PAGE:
Just a few miles off the California coastline, scientists have collected a strange new species of jellyfish. Four thousand feet beneath the surface of the Pacific Ocean, water temperatures hover around a chilly 37° Fahrenheit, and the tiny sparks of bioluminescent life forms provide the only light. In this dark, cold world, scientists have discovered a strange new predator - a gelatinous, blood-red jellyfish that can reach up to three meters in diameter.
Named Tiburonia granrojo (Spanish for big red), this massive jelly is particularly unusual because it lacks tentacles, which most jellies use to catch their food. Instead, Big Red has between four and seven thick, wrinkled arms. Although the new jelly has been spotted nearly two dozen times, scientists have only been able to collect one Big Red specimen so far. This specimen - a small juvenile - has been added to the Invertebrate Zoology collection at the California Academy of Sciences, where it will be further studied.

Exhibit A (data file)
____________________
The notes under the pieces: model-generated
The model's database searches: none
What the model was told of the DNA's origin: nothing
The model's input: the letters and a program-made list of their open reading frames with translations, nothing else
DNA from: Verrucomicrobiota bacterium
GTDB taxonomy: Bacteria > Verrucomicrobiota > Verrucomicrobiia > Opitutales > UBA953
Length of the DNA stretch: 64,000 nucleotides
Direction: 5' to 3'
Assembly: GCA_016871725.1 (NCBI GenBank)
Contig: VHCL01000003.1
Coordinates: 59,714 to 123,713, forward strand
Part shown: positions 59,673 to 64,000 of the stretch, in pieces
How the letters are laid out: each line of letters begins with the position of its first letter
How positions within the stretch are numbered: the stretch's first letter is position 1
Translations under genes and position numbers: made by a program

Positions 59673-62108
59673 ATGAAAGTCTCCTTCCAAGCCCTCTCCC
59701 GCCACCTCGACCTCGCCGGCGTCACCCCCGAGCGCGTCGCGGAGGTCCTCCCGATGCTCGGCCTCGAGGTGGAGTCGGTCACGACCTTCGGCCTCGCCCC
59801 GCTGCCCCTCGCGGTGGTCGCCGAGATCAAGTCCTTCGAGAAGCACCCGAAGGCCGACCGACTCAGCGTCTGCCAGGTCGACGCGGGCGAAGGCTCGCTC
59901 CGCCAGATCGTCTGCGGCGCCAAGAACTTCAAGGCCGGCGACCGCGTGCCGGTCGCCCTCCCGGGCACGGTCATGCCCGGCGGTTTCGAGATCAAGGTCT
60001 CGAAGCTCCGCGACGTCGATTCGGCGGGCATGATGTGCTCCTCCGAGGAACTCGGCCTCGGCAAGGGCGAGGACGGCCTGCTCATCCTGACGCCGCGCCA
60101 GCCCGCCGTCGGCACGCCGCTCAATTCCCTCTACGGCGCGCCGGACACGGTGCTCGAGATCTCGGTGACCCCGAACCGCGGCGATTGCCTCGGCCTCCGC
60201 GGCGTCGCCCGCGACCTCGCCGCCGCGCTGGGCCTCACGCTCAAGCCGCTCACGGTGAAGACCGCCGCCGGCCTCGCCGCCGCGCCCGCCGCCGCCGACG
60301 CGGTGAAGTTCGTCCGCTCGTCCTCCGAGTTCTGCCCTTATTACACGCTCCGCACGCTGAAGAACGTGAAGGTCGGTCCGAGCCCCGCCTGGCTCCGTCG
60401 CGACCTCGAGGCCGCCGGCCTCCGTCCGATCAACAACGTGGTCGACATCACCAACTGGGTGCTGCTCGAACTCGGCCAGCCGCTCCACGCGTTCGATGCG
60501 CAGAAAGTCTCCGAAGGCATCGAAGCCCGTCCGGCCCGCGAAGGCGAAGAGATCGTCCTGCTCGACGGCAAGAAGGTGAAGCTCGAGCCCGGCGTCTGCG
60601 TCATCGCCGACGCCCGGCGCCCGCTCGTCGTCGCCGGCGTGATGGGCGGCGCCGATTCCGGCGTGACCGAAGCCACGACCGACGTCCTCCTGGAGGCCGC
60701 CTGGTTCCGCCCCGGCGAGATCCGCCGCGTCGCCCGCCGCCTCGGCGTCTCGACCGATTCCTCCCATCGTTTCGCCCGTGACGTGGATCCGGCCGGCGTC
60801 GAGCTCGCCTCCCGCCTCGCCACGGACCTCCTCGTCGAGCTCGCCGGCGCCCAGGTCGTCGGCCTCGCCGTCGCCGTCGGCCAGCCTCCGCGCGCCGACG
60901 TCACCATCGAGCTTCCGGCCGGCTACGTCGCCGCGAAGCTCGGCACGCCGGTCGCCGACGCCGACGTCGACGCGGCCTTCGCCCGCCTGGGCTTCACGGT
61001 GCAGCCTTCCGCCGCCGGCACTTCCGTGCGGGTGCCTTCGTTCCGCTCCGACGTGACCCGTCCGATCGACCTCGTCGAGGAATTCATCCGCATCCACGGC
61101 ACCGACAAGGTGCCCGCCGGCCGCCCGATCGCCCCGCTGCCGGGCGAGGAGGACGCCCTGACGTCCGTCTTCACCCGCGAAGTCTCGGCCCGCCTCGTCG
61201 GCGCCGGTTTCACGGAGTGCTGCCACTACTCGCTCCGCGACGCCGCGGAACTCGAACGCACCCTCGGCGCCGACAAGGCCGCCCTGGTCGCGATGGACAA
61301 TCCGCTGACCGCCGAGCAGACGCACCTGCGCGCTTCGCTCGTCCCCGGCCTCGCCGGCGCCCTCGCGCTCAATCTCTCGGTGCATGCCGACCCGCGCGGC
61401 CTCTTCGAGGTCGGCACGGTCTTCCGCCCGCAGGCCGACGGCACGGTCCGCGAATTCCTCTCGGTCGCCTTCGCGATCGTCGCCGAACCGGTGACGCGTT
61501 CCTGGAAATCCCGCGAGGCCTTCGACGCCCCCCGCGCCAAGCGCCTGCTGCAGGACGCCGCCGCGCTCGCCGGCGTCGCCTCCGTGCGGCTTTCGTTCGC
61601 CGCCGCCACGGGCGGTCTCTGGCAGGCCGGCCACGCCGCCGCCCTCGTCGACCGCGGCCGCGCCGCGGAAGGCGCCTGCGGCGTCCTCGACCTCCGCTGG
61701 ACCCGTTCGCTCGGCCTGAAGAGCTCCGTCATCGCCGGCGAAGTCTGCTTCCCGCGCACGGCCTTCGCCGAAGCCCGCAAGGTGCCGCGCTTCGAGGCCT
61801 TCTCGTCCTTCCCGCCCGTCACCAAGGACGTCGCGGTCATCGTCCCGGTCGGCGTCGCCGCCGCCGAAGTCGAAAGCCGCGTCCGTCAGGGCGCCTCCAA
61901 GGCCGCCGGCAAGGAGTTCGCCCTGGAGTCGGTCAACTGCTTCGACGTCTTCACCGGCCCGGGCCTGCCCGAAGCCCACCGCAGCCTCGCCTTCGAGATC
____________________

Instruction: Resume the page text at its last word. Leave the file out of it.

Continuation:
There are still many questions to be answered about Big Red, including how it reproduces, how it eats, and what it eats. Unlike many transparent jellyfish, the red pigment in Big Red's dome prevents researchers from peering into its stomach to see what it had for lunch. However, one of the most important questions has been answered - the DNA samples collected to date confirm that Big Red is not only a new species, but part of a new sub-family of jellyfish.